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Discussion Starter #1
What gloves are best for riding in the cold, my leather gloves are great for most of the year in SoCal but the fall and winter months actually get cold in the mornings and the wind chill cuts right through and numbs my finger tips. I've tried several types and the "cold weather" gloves are generally too bulky and can't feel the grips.
 

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I have these. http://www.dcglove.com/productinfo.aspx?productid=2151-H
They are pretty good. Only problem is the cuff of the glove is too short. I got them at a local store. I might try to find out if they have some that are more of a gauntlet style. What I like is that they aren't too bulky, and constrict range of movement. But these don't. I have rode in 30 degree and colder weather and been okay. I don't see that being much of a problem in Temecula. (Did I mention that I hate you, SoCal rider complaining about the cold...)
 

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Discussion Starter #3
what can I say, I'm spoiled, 35-40 in the morning and 75 by mid day, gotta love it
 

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I am practically in the same weather scooter and I just went and bought some glove liners at the local HD store. They were $10 and fit under my normal riding gloves perfectly. I don't hardly notice I have them on while riding. My finger tips still get cold on some mornings (35 degrees), but they don't get as cold as quickly and it is more tolerable. Since I will be moving to the Northeast next year where they actually have winters, I am looking at purchasing some heated glove liners.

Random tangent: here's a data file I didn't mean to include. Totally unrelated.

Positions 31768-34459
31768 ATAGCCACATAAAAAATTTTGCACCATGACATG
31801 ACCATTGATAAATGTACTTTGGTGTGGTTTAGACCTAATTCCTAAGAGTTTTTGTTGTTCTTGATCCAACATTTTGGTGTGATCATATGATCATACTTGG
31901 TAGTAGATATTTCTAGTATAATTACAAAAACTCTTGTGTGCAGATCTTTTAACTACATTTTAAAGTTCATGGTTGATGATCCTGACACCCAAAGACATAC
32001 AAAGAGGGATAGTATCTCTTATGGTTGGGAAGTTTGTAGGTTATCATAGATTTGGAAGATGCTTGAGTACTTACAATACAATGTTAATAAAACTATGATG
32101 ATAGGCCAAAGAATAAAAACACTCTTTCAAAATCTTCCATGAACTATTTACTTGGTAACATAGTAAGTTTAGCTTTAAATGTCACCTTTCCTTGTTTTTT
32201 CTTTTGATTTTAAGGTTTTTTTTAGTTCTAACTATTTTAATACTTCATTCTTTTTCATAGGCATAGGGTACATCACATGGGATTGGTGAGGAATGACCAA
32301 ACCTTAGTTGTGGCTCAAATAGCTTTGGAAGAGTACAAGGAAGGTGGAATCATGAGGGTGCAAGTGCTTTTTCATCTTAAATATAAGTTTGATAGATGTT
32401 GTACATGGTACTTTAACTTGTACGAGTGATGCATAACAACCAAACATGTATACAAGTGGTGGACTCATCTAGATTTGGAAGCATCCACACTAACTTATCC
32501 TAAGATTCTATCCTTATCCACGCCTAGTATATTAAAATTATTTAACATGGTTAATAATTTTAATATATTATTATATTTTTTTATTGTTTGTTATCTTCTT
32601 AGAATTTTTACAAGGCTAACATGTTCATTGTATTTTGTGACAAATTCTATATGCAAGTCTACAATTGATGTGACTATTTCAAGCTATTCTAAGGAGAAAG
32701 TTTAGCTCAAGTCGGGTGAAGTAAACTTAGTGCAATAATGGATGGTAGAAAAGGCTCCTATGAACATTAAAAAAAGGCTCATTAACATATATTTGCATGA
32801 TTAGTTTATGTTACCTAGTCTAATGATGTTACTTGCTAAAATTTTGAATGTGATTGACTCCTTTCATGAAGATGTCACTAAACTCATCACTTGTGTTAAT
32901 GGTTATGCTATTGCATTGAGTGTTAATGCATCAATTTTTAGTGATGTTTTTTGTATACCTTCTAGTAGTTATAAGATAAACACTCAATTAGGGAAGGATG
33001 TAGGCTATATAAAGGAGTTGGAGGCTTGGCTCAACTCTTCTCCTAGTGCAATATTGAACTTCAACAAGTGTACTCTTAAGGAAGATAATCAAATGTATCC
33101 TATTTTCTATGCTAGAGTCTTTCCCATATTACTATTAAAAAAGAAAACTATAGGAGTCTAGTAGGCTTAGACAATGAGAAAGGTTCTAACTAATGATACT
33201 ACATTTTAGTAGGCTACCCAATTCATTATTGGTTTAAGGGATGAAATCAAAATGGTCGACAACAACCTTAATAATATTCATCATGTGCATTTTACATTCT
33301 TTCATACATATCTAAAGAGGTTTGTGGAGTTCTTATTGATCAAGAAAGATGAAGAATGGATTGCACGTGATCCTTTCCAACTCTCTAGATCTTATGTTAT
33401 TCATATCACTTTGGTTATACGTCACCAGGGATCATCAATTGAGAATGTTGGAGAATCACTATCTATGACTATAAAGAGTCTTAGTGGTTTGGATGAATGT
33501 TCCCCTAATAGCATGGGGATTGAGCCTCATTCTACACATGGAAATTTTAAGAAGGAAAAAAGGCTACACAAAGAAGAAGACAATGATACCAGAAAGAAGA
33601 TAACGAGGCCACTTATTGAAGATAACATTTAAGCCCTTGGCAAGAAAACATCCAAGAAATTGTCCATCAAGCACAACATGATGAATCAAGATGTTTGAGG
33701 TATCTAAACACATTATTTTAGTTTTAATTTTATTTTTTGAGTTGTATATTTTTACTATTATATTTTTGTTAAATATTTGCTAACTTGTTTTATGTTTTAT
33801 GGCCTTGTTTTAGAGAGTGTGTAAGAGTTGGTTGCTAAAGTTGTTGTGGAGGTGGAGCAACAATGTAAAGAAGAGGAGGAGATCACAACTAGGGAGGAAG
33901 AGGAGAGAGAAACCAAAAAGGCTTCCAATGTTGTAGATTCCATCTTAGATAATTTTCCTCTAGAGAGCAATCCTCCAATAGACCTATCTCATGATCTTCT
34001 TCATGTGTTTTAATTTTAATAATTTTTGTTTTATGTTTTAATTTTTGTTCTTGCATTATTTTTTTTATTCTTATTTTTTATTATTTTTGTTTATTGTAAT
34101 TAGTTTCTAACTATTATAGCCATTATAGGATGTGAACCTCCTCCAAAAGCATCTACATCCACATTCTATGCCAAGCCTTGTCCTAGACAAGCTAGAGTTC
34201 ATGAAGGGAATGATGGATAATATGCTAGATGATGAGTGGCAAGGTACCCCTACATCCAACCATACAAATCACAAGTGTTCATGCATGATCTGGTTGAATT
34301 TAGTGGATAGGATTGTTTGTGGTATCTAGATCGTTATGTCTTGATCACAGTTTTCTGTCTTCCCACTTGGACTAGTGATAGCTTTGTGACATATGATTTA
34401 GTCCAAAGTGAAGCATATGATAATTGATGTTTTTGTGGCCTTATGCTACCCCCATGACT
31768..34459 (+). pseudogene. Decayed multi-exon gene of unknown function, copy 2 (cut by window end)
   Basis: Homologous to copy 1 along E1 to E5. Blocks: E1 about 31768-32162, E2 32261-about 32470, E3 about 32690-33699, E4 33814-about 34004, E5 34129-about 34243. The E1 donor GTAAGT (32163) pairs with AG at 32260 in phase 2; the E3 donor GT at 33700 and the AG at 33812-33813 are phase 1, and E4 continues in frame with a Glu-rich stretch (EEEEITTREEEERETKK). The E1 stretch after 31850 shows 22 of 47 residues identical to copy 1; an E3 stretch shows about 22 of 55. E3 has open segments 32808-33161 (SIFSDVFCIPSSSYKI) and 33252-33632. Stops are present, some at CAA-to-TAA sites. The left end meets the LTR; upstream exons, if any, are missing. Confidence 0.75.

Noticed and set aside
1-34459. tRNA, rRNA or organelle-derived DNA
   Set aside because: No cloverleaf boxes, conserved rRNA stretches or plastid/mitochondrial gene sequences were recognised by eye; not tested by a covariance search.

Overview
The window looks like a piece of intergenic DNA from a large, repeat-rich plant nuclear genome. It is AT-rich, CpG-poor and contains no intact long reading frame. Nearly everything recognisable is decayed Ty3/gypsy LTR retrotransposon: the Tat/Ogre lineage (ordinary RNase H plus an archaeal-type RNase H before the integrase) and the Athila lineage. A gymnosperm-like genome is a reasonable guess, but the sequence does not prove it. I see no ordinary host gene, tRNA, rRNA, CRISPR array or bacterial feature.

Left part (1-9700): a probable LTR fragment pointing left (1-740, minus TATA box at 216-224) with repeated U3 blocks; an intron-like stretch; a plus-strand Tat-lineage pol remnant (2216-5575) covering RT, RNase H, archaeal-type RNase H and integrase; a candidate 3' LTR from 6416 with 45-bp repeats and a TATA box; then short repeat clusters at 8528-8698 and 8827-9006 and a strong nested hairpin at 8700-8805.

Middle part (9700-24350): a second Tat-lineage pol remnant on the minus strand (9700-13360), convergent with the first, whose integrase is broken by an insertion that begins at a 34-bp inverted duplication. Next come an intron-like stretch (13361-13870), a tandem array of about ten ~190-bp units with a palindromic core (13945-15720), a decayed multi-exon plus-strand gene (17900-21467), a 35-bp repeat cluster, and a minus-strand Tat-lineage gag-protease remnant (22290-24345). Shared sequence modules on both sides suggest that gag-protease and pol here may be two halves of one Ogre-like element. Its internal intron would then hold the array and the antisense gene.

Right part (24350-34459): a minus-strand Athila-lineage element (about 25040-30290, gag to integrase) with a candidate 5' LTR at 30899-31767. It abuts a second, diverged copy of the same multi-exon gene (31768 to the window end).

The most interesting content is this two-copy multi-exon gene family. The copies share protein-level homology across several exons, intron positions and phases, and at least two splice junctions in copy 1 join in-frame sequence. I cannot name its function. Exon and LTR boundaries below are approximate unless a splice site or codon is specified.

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Oh, I wanted to see what those gloves were eLi, but when I followed the link I got a "Page Not Found".

I saw a pair of good looking winter gloves at the Harley store for something like $60. I might have bought them, but like so much of the merchandise there, it's all Harley branded stuff and while I have nothing specifically against H-D stuff, it seems weird wearing Harley gear on a metric bike. The 900 is a bit unashamedly styled in the H-D tradition, so I don't want to look like another wannabe on there either.

My current set of gloves have served me well, but are starting to wear and fray a bit. I've gotten good deals and service before at NewEnough.com so maybe I'll start checking there again over the long, cold lonely winter.
 

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I have ActivHeat glove liners similar to the brookstone.... and they work great under my normal gauntlets if I power them from the bike. If I use the battery pack they last about 30 minutes and shut off on low voltage.

I dont think the Brookstone comes with an accessory power adapter?? but if it does it might be a good solution on a bike. www.activheat.com has a set like mine that will power from the bike and are made to go under gauntlets well.
I recommend them.
 

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Those Brookstone liners sure look nice, but also get some very mixed reviews... some said they work great, some say not at all and didn't like the awkwardness of the battery pack. Plus you could go through an awful lot of batteries. The recommended lithium batteries are spendy ($2 - $3 per battery and you need 6 of 'em).